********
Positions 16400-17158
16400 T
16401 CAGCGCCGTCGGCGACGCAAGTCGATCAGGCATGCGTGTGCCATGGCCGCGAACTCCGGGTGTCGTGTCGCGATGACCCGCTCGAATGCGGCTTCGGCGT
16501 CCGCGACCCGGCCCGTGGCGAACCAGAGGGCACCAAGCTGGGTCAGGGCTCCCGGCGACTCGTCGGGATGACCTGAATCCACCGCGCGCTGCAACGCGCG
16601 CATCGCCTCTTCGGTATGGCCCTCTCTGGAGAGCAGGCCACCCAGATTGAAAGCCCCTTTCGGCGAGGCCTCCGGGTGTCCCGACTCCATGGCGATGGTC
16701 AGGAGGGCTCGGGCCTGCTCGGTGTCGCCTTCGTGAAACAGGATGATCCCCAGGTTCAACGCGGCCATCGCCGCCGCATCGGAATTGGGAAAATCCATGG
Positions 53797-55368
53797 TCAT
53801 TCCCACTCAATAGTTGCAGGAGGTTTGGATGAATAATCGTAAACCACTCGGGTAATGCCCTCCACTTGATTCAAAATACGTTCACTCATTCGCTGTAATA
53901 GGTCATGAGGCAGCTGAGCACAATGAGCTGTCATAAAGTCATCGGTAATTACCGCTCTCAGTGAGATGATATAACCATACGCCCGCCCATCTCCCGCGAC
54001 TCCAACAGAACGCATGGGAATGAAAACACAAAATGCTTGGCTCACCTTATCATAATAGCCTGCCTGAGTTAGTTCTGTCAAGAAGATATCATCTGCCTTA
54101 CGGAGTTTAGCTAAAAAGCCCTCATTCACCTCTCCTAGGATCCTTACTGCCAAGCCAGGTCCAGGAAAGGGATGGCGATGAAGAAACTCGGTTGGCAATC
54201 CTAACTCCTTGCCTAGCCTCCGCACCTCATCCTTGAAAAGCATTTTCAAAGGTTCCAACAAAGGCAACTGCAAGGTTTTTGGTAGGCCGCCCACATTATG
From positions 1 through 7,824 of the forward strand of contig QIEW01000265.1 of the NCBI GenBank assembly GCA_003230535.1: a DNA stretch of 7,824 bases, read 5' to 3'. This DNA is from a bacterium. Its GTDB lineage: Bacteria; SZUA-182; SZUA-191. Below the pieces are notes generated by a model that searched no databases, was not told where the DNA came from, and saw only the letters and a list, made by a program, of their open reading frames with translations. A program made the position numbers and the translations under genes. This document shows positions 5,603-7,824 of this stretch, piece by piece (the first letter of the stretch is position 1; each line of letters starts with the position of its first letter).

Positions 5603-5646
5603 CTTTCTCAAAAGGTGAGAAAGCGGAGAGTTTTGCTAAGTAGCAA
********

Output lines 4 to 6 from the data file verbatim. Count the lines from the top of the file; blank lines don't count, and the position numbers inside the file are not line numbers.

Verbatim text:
16501 CCGCGACCCGGCCCGTGGCGAACCAGAGGGCACCAAGCTGGGTCAGGGCTCCCGGCGACTCGTCGGGATGACCTGAATCCACCGCGCGCTGCAACGCGCG
16601 CATCGCCTCTTCGGTATGGCCCTCTCTGGAGAGCAGGCCACCCAGATTGAAAGCCCCTTTCGGCGAGGCCTCCGGGTGTCCCGACTCCATGGCGATGGTC
16701 AGGAGGGCTCGGGCCTGCTCGGTGTCGCCTTCGTGAAACAGGATGATCCCCAGGTTCAACGCGGCCATCGCCGCCGCATCGGAATTGGGAAAATCCATGG